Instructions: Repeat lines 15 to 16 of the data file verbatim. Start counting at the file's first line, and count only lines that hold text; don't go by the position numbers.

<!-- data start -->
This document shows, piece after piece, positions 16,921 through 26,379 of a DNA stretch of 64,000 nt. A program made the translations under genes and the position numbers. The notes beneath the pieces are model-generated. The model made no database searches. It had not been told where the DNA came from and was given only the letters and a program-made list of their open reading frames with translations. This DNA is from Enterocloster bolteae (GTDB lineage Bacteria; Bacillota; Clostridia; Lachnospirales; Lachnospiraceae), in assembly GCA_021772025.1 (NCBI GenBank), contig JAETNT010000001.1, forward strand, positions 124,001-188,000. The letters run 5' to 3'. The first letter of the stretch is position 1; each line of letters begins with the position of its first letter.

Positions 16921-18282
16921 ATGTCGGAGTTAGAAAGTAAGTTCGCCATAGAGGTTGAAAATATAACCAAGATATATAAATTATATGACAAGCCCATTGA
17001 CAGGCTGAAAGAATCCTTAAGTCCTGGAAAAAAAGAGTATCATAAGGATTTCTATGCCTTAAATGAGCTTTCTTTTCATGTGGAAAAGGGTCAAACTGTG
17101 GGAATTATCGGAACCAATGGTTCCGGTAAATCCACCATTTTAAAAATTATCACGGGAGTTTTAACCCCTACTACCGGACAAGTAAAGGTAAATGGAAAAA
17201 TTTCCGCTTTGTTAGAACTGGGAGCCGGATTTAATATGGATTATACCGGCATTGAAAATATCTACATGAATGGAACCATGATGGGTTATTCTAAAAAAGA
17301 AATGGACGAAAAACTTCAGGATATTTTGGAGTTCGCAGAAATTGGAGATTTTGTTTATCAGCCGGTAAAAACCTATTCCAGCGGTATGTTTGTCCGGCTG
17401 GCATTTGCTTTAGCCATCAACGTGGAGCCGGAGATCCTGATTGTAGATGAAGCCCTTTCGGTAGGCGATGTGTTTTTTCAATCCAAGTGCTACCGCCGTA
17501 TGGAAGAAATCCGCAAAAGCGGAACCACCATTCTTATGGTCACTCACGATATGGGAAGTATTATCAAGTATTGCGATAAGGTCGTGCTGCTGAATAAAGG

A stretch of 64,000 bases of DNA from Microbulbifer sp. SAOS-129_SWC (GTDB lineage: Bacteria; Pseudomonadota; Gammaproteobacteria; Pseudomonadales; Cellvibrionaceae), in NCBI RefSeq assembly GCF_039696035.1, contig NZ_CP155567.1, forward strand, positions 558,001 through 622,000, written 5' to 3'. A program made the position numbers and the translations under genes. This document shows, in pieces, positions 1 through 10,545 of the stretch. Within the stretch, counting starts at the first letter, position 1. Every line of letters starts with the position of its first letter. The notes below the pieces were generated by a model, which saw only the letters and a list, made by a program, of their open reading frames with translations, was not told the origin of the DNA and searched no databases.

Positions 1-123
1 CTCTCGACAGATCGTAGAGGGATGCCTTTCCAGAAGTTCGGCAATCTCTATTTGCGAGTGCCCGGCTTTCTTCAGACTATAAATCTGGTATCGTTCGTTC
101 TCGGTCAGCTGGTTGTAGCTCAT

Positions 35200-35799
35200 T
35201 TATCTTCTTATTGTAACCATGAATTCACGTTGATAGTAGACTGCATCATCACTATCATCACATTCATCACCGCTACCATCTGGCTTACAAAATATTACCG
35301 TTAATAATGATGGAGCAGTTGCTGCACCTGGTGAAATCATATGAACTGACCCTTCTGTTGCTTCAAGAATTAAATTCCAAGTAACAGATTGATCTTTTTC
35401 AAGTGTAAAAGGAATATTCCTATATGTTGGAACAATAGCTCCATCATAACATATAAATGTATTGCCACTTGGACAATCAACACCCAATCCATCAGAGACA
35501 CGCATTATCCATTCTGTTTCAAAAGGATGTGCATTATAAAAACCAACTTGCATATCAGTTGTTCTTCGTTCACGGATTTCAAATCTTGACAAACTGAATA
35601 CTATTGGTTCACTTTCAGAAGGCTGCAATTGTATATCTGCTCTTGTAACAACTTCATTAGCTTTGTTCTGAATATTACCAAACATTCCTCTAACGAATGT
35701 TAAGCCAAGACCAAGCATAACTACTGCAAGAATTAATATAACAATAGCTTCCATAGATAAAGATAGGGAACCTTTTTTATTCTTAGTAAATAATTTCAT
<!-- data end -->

35200 T
35201 TATCTTCTTATTGTAACCATGAATTCACGTTGATAGTAGACTGCATCATCACTATCATCACATTCATCACCGCTACCATCTGGCTTACAAAATATTACCG